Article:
dc.identifier.citationNewbold, T., L. N. Hudson, et al. (2016). "Has land use pushed terrestrial biodiversity beyond the planetary boundary? A global assessment." Science 353(6296): 288-291. The planetary boundaries framework attempts to set limits for biodiversity loss within which ecological function is relatively unaffected. Newbold et al. present a quantitative global analysis of the extent to which the proposed planetary boundary has been crossed (see the Perspective by Oliver). Using over 2 million records for nearly 40,000 terrestrial species, they modeled the response of biodiversity to land use and related pressures and then estimated, at a spatial resolution of ∼1 km2, the extent and spatial patterns of changes in local biodiversity. Across 65% of the terrestrial surface, land use and related pressures have caused biotic intactness to decline beyond 10%, the proposed “safe” planetary boundary. Changes have been most pronounced in grassland biomes and biodiversity hotspots.Science, this issue p. 288; see also p. 220Land use and related pressures have reduced local terrestrial biodiversity, but it is unclear how the magnitude of change relates to the recently proposed planetary boundary (“safe limit”). We estimate that land use and related pressures have already reduced local biodiversity intactness—the average proportion of natural biodiversity remaining in local ecosystems—beyond its recently proposed planetary boundary across 58.1% of the world’s land surface, where 71.4% of the human population live. Biodiversity intactness within most biomes (especially grassland biomes), most biodiversity hotspots, and even some wilderness areas is inferred to be beyond the boundary. Such widespread transgression of safe limits suggests that biodiversity loss, if unchecked, will undermine efforts toward long-term sustainable development.%U http://science.sciencemag.org/content/sci/353/6296/288.full.pdfen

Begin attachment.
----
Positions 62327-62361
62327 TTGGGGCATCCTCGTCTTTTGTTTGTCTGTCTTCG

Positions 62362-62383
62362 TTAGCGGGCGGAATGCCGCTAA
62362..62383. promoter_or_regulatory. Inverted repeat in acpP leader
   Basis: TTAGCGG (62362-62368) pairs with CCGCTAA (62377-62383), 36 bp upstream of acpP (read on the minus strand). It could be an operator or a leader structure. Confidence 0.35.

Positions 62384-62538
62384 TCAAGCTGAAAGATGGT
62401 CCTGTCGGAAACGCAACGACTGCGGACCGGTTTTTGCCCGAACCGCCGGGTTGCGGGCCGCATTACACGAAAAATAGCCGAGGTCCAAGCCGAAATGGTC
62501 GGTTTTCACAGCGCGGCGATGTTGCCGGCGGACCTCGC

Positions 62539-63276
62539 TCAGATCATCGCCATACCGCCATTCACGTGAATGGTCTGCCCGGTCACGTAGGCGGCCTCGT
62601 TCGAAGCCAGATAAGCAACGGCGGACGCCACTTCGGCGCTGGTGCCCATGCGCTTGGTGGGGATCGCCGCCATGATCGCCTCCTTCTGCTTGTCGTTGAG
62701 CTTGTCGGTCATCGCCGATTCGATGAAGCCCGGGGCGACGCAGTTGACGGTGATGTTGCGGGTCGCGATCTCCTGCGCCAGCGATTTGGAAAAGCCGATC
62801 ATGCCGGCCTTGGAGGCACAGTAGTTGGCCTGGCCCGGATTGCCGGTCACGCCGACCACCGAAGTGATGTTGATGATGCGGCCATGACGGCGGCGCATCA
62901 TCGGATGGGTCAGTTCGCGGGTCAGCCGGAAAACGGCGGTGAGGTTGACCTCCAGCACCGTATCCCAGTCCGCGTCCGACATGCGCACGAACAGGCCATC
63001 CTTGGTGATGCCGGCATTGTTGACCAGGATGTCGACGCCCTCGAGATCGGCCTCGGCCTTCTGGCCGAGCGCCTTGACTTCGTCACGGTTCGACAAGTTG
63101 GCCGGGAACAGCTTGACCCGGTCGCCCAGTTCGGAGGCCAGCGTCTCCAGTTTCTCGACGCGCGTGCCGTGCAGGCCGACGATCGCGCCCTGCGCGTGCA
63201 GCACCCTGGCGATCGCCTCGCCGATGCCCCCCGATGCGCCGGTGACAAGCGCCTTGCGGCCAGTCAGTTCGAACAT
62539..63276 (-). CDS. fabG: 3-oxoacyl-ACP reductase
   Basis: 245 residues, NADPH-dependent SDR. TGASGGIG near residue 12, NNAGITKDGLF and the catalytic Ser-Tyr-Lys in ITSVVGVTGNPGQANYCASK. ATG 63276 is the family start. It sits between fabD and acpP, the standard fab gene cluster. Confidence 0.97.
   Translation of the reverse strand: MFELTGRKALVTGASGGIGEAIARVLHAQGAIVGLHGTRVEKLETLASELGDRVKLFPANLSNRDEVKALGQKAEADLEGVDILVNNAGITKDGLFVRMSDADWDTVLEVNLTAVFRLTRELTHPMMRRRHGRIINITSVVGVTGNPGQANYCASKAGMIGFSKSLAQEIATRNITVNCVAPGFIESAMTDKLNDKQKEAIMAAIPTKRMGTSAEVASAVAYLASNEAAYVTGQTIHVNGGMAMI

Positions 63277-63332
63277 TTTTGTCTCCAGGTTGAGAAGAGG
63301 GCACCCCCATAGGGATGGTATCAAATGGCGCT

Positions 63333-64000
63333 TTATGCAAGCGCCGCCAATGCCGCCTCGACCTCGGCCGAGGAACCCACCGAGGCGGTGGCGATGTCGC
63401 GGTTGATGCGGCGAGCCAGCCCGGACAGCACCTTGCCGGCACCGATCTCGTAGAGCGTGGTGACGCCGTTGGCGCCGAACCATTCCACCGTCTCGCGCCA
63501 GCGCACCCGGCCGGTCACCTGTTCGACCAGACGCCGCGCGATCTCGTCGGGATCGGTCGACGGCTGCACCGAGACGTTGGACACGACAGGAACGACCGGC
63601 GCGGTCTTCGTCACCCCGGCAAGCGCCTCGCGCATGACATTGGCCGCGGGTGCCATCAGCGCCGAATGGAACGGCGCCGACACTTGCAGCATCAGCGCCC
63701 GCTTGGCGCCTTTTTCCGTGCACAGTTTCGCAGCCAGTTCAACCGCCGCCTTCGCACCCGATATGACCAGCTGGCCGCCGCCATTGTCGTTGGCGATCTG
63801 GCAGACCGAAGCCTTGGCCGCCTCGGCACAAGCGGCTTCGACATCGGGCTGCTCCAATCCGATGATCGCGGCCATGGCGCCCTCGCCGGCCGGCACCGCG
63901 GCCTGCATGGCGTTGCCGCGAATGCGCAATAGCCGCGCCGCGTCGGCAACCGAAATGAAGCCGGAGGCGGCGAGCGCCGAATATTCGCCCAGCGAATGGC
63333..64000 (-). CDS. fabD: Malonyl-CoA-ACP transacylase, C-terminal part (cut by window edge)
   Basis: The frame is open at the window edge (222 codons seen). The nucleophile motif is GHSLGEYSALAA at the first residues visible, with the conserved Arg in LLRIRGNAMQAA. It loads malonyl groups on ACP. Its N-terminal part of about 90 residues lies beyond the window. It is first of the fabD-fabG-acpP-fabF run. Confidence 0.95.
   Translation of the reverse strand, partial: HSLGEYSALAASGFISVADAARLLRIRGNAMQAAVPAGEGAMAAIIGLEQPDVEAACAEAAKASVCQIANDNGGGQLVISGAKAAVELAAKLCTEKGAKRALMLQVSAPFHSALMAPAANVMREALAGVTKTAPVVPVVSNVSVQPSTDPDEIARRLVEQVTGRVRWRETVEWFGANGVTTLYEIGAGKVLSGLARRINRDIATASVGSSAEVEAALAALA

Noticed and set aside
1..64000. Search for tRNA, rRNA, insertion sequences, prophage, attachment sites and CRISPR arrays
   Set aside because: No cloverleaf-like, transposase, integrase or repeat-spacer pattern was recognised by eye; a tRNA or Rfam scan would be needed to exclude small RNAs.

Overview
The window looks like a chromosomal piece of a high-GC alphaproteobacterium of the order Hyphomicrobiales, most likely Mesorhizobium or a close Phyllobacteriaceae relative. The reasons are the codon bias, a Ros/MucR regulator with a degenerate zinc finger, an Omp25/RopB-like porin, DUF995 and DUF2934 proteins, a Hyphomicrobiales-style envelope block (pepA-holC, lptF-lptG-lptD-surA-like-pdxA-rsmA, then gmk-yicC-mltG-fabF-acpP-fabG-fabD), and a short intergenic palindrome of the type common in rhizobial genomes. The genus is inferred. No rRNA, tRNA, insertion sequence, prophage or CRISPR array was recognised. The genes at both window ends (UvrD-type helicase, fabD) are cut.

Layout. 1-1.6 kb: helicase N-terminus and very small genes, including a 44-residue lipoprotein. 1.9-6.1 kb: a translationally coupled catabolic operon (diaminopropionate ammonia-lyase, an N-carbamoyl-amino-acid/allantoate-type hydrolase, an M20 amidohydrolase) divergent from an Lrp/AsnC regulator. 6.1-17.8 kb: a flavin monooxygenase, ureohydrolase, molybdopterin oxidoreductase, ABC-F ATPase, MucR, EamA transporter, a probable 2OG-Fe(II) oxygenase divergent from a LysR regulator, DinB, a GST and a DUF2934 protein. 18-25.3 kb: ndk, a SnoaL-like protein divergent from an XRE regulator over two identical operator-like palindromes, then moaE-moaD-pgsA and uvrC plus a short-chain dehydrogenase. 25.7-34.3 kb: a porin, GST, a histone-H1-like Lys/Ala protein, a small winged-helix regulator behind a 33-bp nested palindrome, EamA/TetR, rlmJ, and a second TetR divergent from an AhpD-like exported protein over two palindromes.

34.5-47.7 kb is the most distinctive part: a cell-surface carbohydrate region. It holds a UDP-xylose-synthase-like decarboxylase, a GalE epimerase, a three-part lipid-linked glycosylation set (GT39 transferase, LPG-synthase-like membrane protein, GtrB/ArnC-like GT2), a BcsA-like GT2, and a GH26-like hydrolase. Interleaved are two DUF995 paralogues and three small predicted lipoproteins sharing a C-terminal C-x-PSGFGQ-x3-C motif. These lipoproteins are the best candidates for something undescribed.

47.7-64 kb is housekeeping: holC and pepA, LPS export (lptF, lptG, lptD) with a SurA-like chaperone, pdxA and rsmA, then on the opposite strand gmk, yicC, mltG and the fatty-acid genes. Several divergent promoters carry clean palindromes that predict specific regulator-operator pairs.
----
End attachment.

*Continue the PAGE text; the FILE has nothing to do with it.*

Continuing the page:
dc.identifier.issn0036-8075en_US
dc.identifier.doi10.1126/science.aaf2201en_US
dc.identifier.urihttp://hdl.handle.net/10141/620703-
dc.titleHas land use pushed terrestrial biodiversity beyond the planetary boundary? A global assessmenten_US
dc.typeJournal Article-
dc.identifier.eissn1095-9203en_US
dc.identifier.journalScienceen_US
dc.identifier.volume353en_US
dc.identifier.issue6296en_US
dc.identifier.startpage288 - 291en_US
pubs.organisational-group/Natural History Museum-
pubs.organisational-group/Natural History Museum/Science Group-
pubs.organisational-group/Natural History Museum/Science Group/Functional groups-
pubs.organisational-group/Natural History Museum/Science Group/Functional groups/PhD Students-
pubs.organisational-group/Natural History Museum/Science Group/Functional groups/Research-
pubs.organisational-group/Natural History Museum/Science Group/Functional groups/Research/LS Research-
pubs.organisational-group/Natural History Museum/Science Group/Life Sciences-
dc.embargoNot knownen_US
elements.import.authorNewbold, Ten_US
elements.import.authorHudson, LNen_US
elements.import.authorArnell, APen_US
elements.import.authorContu, Sen_US
elements.import.authorDe Palma, Aen_US
elements.import.authorFerrier, Sen_US
elements.import.authorHill, SLLen_US
elements.import.authorHoskins, AJen_US
elements.import.authorLysenko, Ien_US
elements.import.authorPhillips, HRPen_US
elements.import.authorBurton, VJen_US
elements.import.authorChng, CWTen_US
elements.import.authorEmerson, Sen_US
elements.import.authorGao, Den_US
elements.import.authorPask-Hale, Gen_US
elements.import.authorHutton, Jen_US
elements.import.authorJung, Men_US
elements.import.authorSanchez-Ortiz, Ken_US
elements.import.authorSimmons, BIen_US
elements.import.authorWhitmee, Sen_US
elements.import.authorZhang, Hen_US
elements.import.authorScharlemann, JPWen_US
elements.import.authorPurvis, Aen_US
dc.description.nhmCopyright © 2016, American Association for the Advancement of Science. The attached document is the author's final accepted version of the journal article plus supplementary material. You are advised to consult the publisher's version if you wish to cite from it.-
dc.subject.nhmBiodiversity Intactness Index; Ecosystems; Human impacts; Modelling; Taxonomic coverage; PREDICTS; Land use pressure-